dates or figs. Potatoes are too readily converted into sugar.

Jerusalem artichokes are a good substitute.

People with hypoglycemia can often control their symptoms with

frequent small meals containing vegetable protein every two hours.

When a non-sweet fruit is eaten such as an apple, it should be eaten

with some almonds or other nut or seed that slows the absorption of

fruit sugar. Hypoglycemics can improve their condition with vitamins

and food supplements. See the next chapter.

Allergies to foods and environmental irritants are frequently

triggered by low blood sugar. Mental conditions are also triggered

by low blood sugar levels, frequently contributing to or causing a

cycle of acting out behavior accompanied by destruction of property

and interpersonal violence, as well as psychosis and bouts of

depression. It is not possible to easily deal with the resulting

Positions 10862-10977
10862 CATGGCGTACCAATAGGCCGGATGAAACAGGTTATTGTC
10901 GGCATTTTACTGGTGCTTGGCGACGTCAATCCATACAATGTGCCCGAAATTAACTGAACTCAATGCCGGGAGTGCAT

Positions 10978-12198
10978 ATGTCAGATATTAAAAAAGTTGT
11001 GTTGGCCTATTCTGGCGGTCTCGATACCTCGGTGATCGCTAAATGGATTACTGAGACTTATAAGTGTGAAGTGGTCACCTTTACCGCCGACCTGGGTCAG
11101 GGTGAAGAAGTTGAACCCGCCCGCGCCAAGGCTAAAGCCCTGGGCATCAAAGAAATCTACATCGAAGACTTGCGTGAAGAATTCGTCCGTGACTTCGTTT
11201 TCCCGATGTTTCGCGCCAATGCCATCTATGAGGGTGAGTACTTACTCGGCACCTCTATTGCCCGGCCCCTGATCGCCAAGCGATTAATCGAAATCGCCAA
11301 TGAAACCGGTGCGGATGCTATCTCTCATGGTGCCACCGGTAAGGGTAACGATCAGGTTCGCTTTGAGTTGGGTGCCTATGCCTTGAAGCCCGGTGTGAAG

behavior problems unless the hypoglycemia is controlled.

Unfortunately most institutions such as mental hospitals and jails

serve large amounts of sugar and starch and usually caffeinated

beverages, with a high availability of soda pop, candy, and

cigarettes at concessions. If the diet were drastically improved,

the drugs given to control behavior in mental hospitals would be

much more effective at a lower dose, or unnecessary.

The insulin-cycle overworked pancreas may eventually not be able to

secrete enough enzymes to allow for the efficient digestion of foods

high in protein. As stated earlier, poor protein digestion leads to

a highly toxic condition from putrefied protein in the intestines.

This condition is alleviated by eliminating animal proteins from the

diet and taking digestive aids such as pancreatin pills with meals

to assist in the digestion of vegetable proteins.